Jan 06-18

Past-E-Mail: Cam Notes - 2018: January: Jan 06-18
2008: Houghton in the winter    ...scroll down to share comments
Photo from MTU Archives
2011: Icy coating on the Boland    ...scroll down to share comments
Photo by Rod Burdick
2015: Moving logs    ...scroll down to share comments
Photo by Lois Haglund
2017: St. Mary's River fox feasting    ...scroll down to share comments
Photo by Brenda Leigh
2017: The other fox who left the scene    ...scroll down to share comments
Photo by Brenda Leigh
Breaking ice off the Alder's deck    ...click to play video
previous 19 years of the Pasty Cam on this day, 1998-2016
Also find us on
1999 2000 2001 2002
2003 2004 2005 2006 2007
2008 2009 2010 2011 2012
2013 2014 2015 2016 2017
yes Printed on Recycled Internetyes

Mary Drew at Pasty Central (Mdrew) on Saturday, January 6, 2018 - 06:32 pm:

There are a number of different ways to transport cargo around the U.P. and several appeared on this day in the archives. We start with an "oldie", which was a Shoebox Memory back in 2008 shared from the MTU Archives. This is what winter looked like in Houghton, back in the horse and carriage days. That's the Douglas House at the top of the street on the right and I think the Library where it says, "Café". I'm guessing the horse drawn sleighs were delivering goods to those establishments on this day in history.

Rod Burdick shared the second photo of the John J. Boland at the ore dock in Marquette Harbor, back in 2011. Her bow is pretty well coated with a clear sheet of ice, so you know she's been in some rough seas where the water was washing up good and high, that's a lot of ice coating that boat. I'm not sure what the Boland was delivering or picking up that day, but the shipping season was drawing to a close soon after this shot.

Then in 2015, Lois Haglund captured a shot of a logging truck in the Crystal Falls area, loaded and transporting those logs to a lumber mill somewhere in the U.P. Looks like the roads were in pretty good condition with little to no ice, which is a huge plus when you're hauling heavy loads like that.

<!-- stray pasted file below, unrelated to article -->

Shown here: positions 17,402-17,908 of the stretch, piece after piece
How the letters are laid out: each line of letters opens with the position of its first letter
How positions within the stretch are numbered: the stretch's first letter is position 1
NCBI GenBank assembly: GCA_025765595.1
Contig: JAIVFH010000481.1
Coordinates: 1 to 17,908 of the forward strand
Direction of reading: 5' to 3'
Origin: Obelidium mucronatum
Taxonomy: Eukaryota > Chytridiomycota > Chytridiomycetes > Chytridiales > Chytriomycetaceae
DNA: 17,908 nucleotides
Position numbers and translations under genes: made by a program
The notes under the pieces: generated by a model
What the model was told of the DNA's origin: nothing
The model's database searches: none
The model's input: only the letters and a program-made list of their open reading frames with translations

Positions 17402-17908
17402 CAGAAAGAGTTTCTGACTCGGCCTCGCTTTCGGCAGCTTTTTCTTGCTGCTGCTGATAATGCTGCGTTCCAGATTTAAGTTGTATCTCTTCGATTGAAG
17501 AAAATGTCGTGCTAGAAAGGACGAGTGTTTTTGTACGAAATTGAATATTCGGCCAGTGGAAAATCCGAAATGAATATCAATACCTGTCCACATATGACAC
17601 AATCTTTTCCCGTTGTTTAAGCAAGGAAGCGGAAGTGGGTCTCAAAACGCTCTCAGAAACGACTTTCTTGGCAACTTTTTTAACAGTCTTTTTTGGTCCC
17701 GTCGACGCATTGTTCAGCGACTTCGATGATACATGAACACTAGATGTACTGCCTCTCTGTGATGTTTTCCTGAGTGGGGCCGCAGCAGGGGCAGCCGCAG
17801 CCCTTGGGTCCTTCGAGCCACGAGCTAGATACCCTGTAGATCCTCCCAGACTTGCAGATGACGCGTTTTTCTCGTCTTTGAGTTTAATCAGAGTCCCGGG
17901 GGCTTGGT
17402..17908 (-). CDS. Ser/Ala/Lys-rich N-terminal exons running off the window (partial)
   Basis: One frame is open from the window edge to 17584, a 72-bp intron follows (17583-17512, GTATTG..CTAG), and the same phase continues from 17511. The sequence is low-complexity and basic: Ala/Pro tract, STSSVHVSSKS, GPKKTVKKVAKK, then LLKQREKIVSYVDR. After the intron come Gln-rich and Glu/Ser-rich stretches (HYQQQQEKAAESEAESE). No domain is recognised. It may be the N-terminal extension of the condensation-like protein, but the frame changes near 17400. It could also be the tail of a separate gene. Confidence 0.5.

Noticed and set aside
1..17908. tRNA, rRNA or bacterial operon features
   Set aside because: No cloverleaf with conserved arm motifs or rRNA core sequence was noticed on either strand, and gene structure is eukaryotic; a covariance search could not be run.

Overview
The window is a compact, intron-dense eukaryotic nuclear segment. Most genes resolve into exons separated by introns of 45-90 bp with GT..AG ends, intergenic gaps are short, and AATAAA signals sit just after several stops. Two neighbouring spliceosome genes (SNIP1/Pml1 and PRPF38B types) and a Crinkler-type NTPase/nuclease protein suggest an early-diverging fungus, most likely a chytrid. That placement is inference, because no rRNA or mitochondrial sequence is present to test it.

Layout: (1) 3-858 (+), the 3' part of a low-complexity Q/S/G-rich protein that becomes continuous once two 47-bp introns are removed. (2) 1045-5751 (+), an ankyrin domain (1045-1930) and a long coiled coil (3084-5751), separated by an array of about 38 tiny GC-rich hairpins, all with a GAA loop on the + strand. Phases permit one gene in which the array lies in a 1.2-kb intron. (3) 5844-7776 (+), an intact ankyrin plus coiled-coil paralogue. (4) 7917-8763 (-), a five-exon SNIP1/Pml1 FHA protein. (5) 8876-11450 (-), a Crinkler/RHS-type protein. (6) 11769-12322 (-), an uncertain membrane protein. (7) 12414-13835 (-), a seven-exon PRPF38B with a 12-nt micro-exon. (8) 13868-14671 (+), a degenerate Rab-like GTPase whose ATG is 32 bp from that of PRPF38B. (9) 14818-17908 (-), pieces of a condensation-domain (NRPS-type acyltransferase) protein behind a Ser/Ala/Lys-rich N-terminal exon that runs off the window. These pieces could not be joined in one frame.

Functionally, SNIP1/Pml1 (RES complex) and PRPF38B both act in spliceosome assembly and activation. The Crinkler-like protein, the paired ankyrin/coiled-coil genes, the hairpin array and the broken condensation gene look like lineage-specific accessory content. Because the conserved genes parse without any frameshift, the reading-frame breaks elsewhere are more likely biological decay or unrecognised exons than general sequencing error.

Brenda Leigh snapped a couple neat shots recently, while checking out the freighter traffic on the St. Mary's River in the Soo. That's the Cason J. Callaway passing by with her cargo, but what makes these two shots unique are the two foxes that were out on the ice, feasting on something for their breakfast, Brenda figured. She said one ran when they saw her, but the other one must have been hungrier, so he stayed. Brenda still managed to get a shot of them both, just not in the same frame.

Looking at the ice coating the Boland and the ice on the St. Mary's River in the shots, today, I thought you'd enjoy seeing this video today from the U.S. Coast Guard Great Lakes, showing the crew breaking ice off the deck of the USCGC Alder in -8 degree weather, while out breaking ice a year ago. And you thought shoveling snow was a tough job!

By jbuck (Jbuck) on Saturday, January 6, 2018 - 09:30 pm:

The 2017 pictures are interesting..... wonder if the foxes caught a gull or was there a dead fish? Inquiring minds want to know!

By Duane P. (Islandman43) on Saturday, January 6, 2018 - 09:39 pm:

I like the old time picture of the horses and sleighs.
As to the the fox and lunch I would guess he discovered the left overs of a fish that was caught by an eagle.

By D. A. (Midwested) on Saturday, January 6, 2018 - 11:19 pm:

I love the old Houghton picture. Yes, that's looking up Isle Royale Street.

Those Coast Guard deckhands seem to be barely making a dent in that ice. Looks like they were more interested in making a path of sorts than removing critical "top heavy" ice. Or maybe they were showing off for the camera. Either way, they all have my respect. One crew member's hammer appears to be far heaver than the others.

By Alex "UP-Goldwinger" (Alex) on Sunday, January 7, 2018 - 02:55 am:

Wow...what a task! I'm surprised that there isn't a deicing system, like they use on aircraft. Would make a great workout video, though.

By Daveofmohawk (Daveofmohawk) on Sunday, January 7, 2018 - 11:51 am:

Alex: The lake freighters also use warm water on their hoses in addition to sledge hammers; I did a lot of it when I was a deckhand on the lakes.

By D. A. (Midwested) on Sunday, January 7, 2018 - 01:06 pm:


Aircraft deicing uses propylene glycol antifreeze chemicals that would run directly into the lake. There are systems used on some ships that use mini-excavators or superheated water in power washers. My estimate is they are actually making a path (or trench if you will) so later warm water applied has a path to run off easily rather than refreezing.

Powered by:  
Join Today!
You are welcome to comment here or on 
Pasty Central's Facebook page
Here's a list of messages posted in the past 24 hours
See our guest photo gallery for more great views from the U.P.

Add a Message

A user/password combination is now required to post messages to Cam Notes. Registration is free. Click here to register or maintain your I.D.

Home | Pasty Cam | Contest | Order Now | Bridge Cam | Past-E-Mail | GP Hall of Fame | Making Pasties | Questions